Getting The Most Out Of Your

Printed Circuit Board (PCB) Design

Services Bureau

by Bob Chandler
May 2004

In today’s design economy, the large internal PCB layout department is getting rare.

Engineers are being driven whether they like it or not, to use outside services. To avoid the more costly disasters, you need to understand the dynamics of remote layout. We will discuss 7 aspects of contract design:

     1.   Service Bureau
2.   Communication
3.   Design Review Process
4.   Quality Control
5.   Schedules
6.   Budgets
7.   Change Control

1.  Service Bureau Spectrum
All layout companies can be plotted somewhere along the service bureau spectrum. On the far end of the spectrum is the “auto route” service company. This company will take your spectra file and process it through the auto router. You get the results, complete or not. At the other end of the spectrum is the project management and engineering house. This company can take your concepts and do all of the engineering, part selection, layout, prototype, testing, and production. This company will take most of your worries away, but you will also lose control of the product.

Most companies are located somewhere between the extremes, you will need to understand what your needs are, then select the company that best serves your needs.

If you company has a large, in-house engineering department with a complete support staff, you may only need occasional routing support or you might send out the boards for minor changes and “product life” support.

Relying upon a service bureau for all of your layout needs is not a bad thing. Smaller companies and even larger ones send out most if not all of their layouts. When you are making this much of an intellectual product investment in a company. You want to be sure to select the right company.

2.  Communication

  • Designer/Engineer Communications
    •    Layout Guidelines and Technical Issues
  • Customer and Vendor Communications Documentation Practices
    •    File structure
  • Business Communications
    •    Budgets
    •    Schedules
    •    Deliverables
  • In house Design Group

3.  Design Review Process
Each company whether they mean to or not, develops a process to review the boards. Some companies are more formal with the process that others. However, it is done, there are always three major areas for review.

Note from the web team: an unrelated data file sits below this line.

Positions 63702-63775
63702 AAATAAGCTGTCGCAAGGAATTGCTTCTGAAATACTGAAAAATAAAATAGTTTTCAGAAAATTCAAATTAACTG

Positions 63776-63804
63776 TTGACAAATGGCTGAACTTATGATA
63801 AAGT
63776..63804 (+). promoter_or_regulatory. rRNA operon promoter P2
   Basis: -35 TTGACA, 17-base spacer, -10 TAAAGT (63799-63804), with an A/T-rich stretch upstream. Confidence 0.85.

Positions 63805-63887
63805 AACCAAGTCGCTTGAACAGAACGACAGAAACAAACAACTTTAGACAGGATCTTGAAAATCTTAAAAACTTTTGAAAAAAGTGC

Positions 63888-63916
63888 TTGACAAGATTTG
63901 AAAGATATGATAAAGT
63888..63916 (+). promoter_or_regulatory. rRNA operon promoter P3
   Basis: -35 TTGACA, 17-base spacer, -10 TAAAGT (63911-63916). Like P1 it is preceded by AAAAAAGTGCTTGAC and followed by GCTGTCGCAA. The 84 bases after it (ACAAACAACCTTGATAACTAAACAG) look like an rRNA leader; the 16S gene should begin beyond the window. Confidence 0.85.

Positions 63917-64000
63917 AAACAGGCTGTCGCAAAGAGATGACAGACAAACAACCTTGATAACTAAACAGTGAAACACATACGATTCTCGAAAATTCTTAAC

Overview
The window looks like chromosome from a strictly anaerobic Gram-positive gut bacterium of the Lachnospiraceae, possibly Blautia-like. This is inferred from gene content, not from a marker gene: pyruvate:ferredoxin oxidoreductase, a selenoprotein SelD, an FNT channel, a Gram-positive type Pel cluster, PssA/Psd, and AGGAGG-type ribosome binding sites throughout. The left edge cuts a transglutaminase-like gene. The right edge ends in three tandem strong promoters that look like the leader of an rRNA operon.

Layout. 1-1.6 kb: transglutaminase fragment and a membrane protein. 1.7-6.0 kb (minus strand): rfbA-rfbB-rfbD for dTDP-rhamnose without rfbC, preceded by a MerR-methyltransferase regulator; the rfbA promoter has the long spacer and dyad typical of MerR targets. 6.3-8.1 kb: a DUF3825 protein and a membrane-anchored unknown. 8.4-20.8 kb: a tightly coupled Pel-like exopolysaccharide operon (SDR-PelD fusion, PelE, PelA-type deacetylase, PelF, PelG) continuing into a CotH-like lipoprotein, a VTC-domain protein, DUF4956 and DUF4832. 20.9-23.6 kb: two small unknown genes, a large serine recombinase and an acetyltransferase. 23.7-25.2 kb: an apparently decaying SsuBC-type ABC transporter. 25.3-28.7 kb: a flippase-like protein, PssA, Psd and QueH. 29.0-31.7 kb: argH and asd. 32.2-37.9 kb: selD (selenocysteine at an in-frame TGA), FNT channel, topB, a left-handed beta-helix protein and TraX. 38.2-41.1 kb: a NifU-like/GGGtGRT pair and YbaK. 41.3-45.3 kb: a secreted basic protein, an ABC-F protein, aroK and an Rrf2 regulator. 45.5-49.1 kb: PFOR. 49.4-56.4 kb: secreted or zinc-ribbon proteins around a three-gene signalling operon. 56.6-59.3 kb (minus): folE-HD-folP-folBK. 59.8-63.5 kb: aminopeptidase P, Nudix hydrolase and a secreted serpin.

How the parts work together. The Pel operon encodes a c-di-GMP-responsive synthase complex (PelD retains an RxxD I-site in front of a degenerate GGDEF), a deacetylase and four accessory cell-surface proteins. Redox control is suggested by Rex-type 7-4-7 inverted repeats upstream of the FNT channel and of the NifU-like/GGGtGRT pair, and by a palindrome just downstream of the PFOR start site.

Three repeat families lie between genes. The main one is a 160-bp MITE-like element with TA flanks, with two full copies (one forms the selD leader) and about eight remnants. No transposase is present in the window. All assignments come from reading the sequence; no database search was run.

a.) Placement Review – once all of the library footprints have been identified and built, and parts have been placed on the board, the most important of all reviews takes place.

During the placement review, you will need to verify 3 items:

  • library footprints
  • electrical constraints requirements and
  • the manufacturability of the board, or dfm review.

The review of the library footprints is very important. Be sure that the connector pin numbers are correct. That the soft-23 packages are pinned properly, that the diodes are not backwards. The electrical constraints review looks for things such as analog ground pins within the digital ground areas. If the buss needs to be daisy chained, is it in a logical order? Are the decoupling caps close to the power pins?

The DFM Review takes into account the mechanical interface requirements and the manufacturing processes, required to build the board. Included in the mechanical interface are connector locations, mounting holes, and height requirements. The DFM Review will be different, depending upon the total number of boards to be built, and the technology to be used.

Once the placement review is complete, and all interested parties have had a chance to comment on the board, it is then time to start routing. Please do not be afraid to let every department that has a concern look at the placement. It is much cheaper and faster to make changes here than it is to change the board after it has been fabbed.

b.) Routing Review – is normally broken into 3 reviews:

  • Critical route review
  • Power/Ground Review
  • Full Route Review

These reviews do not need to be done in any particular order, and they will change depending upon the electrical requirements of the board. The important thing to get clear at the start is: How much review and when, will be required? If you are expecting to see and approve all of the clocks and the different pairs before general routing, but the vendor is planning to do one complete auto-router pass, then both will be unhappy.

When reviewing the power and grounds, keep in mind the source of the voltages. Are there enough pins or vias to handle the current?

The final review takes place after the routing is complete. Documentation items such as notes, drawing numbers, revision markings, silkscreen and assembly clean up are addressed here. It is often helpful to have a preliminary documentation review while the route is in process. This will save time and frustration at the end, when you are rushing to get the board out.

Once the board has been through fabrication, assembly and test, it is a great idea to get back with the vendor and discuss what went well and what didn’t go so well.

4.  Quality Control
Everyone knows what a good quality design looks like. Everyone knows what the best industry practices are. In short, every one knows what QUALITY is. The only problem is that quality, like beauty, is in the eye of the beholder.